Congress’s UFO hearing shows the challenge of announcing the discovery of alien life. NASA’s approach to breaking the news.

Congress's UFO hearing shows the challenge of announcing the discovery of alien life. NASA's approach to breaking the news.


The Challenge of Announcing Extraterrestrial Life: What NASA Faces

NASA is not announcing the existence of extraterrestrial life. However, if there is anything the recent UFO frenzy has taught us, it is that preparing the world for such news might be a daunting task.

The speculation about aliens on Earth began after ex-intelligence officer David Grusch testified to Congress about UFOs on July 26. He claimed that the US had recovered “non-human” “biologics” from a crashed vehicle. Though unconfirmed, this revelation added fuel to the fire of UFO mania that had gripped the nation following the incident with the “Chinese spy balloon.”

China’s government initially claimed the balloon was a weather balloon that had strayed off course. However, the US military shot it down off the coast of South Carolina, stating that it was part of China’s global surveillance network. This event, along with three more mysterious objects sighted over Alaska, Canada, and Lake Huron, further fed the frenzy surrounding UFOs or what the Department of Defense now refers to as “unidentified anomalous phenomena” (UAPs). While there is no evidence suggesting these UAPs are alien technology, the speculation continues to abound.

People’s fascination with the idea of extraterrestrial life is evident in the surge of Google searches for “extraterrestrial life” and “are aliens real.” Online posts mentioning extraterrestrials have also increased significantly. Even Elon Musk couldn’t resist joining in on the alien discourse, contributing a playful alien joke to the mix.

Amidst all the excitement, the White House press secretary, Karine Jean-Pierre, emphasized that there was no indication of aliens or extraterrestrial activity. However, it is crucial to acknowledge that the rumors circulating today represent just a glimpse into the challenge that lies ahead if NASA were to discover actual evidence of life beyond Earth.

Lori Glaze, the head of NASA’s planetary science division, recognizes the monumental significance of such a discovery and the subsequent responsibility of announcing it appropriately to the public. Glaze acknowledges that the biggest challenge would be managing the delicate balance between excitement and setting realistic expectations. After all, scientific discoveries require a rigorous process of verification and validation.

To address this challenge, NASA has developed a procedure for assessing and sharing potential discoveries of extraterrestrial life. The framework, known as the “confidence of life detection” (CoLD) scale, rates the scientific confidence of any evidence on a scale of one to seven. As evidence builds, the confidence level can increase, leading to potential public announcements at each new level.

For example, a level one detection may involve the discovery of a molecule that could be related to life within samples collected by the Mars Perseverance rover. As scientists confirm the absence of contamination in the samples or instruments, the evidence can progress to level two. Subsequent measurements and independent confirmation by other scientific teams can lead to further increases in confidence.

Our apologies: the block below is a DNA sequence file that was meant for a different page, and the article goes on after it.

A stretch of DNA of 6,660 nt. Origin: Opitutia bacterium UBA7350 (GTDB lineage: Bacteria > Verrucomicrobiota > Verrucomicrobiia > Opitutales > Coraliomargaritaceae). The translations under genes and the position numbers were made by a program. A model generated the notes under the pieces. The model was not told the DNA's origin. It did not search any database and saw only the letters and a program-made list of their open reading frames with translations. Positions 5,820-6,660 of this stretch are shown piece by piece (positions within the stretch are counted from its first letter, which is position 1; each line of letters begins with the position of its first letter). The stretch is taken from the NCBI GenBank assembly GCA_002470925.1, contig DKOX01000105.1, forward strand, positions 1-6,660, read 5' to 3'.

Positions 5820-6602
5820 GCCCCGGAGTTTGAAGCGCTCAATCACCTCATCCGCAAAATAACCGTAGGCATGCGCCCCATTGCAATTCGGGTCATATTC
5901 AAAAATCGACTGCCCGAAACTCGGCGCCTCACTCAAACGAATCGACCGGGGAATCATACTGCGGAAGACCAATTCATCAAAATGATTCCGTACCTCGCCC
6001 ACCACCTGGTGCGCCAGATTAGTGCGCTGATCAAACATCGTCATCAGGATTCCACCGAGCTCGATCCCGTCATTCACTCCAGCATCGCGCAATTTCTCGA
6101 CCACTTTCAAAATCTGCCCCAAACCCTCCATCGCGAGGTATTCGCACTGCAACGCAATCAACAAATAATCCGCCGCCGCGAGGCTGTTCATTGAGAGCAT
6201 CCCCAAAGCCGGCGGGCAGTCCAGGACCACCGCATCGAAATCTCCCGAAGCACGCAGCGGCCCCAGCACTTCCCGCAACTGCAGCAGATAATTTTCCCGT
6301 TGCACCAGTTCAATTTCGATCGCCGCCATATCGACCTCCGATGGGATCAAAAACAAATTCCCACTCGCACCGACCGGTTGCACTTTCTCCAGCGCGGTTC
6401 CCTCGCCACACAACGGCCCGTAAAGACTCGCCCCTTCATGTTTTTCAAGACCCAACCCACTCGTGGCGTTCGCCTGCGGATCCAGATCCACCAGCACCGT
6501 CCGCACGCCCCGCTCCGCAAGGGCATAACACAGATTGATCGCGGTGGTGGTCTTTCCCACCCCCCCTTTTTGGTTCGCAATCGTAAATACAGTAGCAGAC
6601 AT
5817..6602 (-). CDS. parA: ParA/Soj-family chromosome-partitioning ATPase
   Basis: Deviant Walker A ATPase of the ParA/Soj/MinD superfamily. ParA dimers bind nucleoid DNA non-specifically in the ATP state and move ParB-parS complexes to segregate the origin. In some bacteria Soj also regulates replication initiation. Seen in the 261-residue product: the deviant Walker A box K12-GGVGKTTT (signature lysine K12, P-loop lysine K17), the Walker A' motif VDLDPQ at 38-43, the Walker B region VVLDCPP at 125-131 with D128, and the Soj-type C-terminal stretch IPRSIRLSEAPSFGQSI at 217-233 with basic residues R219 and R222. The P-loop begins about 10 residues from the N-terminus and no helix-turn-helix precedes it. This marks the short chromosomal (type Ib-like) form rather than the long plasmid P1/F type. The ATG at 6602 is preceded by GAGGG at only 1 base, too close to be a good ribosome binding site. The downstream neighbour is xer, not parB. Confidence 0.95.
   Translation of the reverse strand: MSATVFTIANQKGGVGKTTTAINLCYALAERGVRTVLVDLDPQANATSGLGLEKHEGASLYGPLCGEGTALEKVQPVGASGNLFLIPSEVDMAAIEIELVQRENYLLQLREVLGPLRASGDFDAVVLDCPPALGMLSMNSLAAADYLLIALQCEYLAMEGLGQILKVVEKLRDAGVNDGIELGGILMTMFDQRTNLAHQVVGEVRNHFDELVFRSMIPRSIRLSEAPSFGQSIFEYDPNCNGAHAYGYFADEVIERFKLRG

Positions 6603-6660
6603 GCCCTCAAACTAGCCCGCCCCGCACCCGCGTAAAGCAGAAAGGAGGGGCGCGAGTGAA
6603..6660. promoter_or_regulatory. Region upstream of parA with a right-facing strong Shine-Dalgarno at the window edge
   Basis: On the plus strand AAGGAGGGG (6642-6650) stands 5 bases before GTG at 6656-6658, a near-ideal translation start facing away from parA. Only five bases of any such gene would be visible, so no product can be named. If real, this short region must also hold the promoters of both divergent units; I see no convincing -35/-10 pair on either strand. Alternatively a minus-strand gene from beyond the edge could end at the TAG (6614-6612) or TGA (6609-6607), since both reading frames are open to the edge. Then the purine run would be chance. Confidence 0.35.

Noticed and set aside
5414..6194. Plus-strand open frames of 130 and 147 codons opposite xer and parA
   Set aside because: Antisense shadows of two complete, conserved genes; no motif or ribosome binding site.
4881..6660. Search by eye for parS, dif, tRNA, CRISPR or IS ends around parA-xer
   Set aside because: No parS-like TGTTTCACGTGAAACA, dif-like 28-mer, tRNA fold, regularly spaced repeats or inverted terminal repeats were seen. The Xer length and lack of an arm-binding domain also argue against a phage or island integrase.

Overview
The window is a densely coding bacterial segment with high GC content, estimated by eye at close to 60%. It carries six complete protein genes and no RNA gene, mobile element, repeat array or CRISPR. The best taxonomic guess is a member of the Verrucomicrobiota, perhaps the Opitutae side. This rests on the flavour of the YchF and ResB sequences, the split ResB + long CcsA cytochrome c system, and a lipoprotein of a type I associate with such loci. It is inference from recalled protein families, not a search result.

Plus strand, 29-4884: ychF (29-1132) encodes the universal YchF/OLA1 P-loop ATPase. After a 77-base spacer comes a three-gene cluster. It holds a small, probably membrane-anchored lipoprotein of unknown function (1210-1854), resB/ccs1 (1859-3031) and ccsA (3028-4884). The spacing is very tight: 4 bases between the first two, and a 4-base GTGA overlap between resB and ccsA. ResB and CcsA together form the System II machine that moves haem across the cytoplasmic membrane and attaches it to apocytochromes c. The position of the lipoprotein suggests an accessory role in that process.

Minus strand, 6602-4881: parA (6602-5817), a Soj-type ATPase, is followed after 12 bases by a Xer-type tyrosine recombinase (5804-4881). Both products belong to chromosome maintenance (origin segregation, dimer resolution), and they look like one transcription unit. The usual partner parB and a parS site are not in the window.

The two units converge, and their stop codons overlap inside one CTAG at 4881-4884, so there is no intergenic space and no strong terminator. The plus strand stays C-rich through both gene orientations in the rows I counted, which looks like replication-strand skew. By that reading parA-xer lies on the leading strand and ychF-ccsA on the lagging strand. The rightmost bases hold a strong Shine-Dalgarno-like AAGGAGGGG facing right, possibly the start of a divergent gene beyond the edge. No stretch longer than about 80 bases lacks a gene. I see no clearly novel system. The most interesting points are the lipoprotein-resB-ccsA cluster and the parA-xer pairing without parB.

It is important to note that the discovery of extraterrestrial life is unlikely to be a sudden “eureka” moment. Rather, it will be a gradual accumulation of evidence. Mary Voytek, head of NASA’s Astrobiology Program, emphasizes the need for a better approach to sharing such discoveries and building excitement while demonstrating how each finding contributes to our understanding of the universe.

In the event that evidence of extraterrestrial life is discovered, the announcement would not be limited to NASA holding press conferences alone. Glaze suggests that it would be an “administration-level” affair, involving the US presidency. Moreover, there is a possibility that another nation’s space agency could make the discovery before NASA.

Additionally, the discovery of intelligent alien life would present its own challenges. How do we communicate with them? What should we say? How might they respond? Even efforts to send signals into space have sparked controversy. Critics, including Stephen Hawking, have warned of potential risks associated with contacting extraterrestrial intelligence.

Undoubtedly, the announcement of extraterrestrial life would disrupt public discourse and lead to chaos. Glaze reiterates that NASA’s goal is to be a trusted and transparent source of clear scientific information. However, conveying such groundbreaking news will undoubtedly be the agency’s most significant challenge to date.

Glaze aptly summarizes the far-reaching implications that the confirmation of extraterrestrial life would entail: “The confirmation that we’re not alone in the universe is, I think, going to be akin to realizing that the universe doesn’t rotate around Earth. It’s a very different way of thinking about who we are, where we came from.”

This article was originally published on February 18, 2023, and has been updated to include recent events.

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